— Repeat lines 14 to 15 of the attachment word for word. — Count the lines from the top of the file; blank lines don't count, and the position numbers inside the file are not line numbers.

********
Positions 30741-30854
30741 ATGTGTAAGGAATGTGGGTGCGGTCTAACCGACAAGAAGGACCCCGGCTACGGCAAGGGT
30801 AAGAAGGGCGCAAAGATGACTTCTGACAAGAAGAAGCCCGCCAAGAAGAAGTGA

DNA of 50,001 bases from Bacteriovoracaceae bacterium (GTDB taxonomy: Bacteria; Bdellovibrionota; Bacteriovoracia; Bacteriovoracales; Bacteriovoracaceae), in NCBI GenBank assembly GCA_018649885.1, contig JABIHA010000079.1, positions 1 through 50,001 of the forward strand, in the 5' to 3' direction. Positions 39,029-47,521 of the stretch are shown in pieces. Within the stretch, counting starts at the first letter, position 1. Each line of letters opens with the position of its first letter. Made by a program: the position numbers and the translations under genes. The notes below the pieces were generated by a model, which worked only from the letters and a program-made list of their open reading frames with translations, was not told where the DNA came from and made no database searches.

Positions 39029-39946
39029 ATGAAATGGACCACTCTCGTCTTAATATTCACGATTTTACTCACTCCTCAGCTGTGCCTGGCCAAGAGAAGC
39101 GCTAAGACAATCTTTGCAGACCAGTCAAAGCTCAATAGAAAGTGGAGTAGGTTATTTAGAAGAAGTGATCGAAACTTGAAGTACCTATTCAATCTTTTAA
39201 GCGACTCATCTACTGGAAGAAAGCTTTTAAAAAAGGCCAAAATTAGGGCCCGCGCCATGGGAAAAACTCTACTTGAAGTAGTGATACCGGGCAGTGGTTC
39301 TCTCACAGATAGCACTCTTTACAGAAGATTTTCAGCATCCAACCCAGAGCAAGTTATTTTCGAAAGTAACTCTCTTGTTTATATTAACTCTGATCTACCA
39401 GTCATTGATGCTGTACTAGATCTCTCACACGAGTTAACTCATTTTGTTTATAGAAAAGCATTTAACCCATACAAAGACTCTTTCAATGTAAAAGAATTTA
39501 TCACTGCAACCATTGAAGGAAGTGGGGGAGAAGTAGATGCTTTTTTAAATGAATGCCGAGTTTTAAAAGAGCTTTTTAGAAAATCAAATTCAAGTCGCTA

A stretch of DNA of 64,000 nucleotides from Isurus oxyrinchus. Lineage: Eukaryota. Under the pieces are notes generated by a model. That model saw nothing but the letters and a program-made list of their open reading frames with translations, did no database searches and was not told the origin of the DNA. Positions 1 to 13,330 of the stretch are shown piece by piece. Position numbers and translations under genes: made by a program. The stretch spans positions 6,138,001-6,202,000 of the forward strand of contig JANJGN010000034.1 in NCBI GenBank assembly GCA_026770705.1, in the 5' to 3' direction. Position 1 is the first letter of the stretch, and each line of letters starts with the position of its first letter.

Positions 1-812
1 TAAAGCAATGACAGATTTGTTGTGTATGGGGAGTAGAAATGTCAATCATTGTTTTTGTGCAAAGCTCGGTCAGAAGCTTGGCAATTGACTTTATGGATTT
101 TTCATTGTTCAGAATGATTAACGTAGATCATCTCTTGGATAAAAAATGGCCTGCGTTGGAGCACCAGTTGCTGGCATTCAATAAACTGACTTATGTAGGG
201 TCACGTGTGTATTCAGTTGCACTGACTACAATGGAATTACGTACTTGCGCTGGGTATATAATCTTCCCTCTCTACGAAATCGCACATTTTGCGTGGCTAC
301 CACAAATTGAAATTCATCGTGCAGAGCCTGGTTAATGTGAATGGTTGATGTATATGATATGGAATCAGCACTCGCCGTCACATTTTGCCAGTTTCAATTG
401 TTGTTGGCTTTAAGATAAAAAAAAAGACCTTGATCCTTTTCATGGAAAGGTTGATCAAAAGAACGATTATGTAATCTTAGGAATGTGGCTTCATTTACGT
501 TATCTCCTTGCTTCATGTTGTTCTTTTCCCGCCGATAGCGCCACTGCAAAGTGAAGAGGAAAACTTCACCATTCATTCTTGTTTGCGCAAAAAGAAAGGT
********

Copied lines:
1 TAAAGCAATGACAGATTTGTTGTGTATGGGGAGTAGAAATGTCAATCATTGTTTTTGTGCAAAGCTCGGTCAGAAGCTTGGCAATTGACTTTATGGATTT
101 TTCATTGTTCAGAATGATTAACGTAGATCATCTCTTGGATAAAAAATGGCCTGCGTTGGAGCACCAGTTGCTGGCATTCAATAAACTGACTTATGTAGGG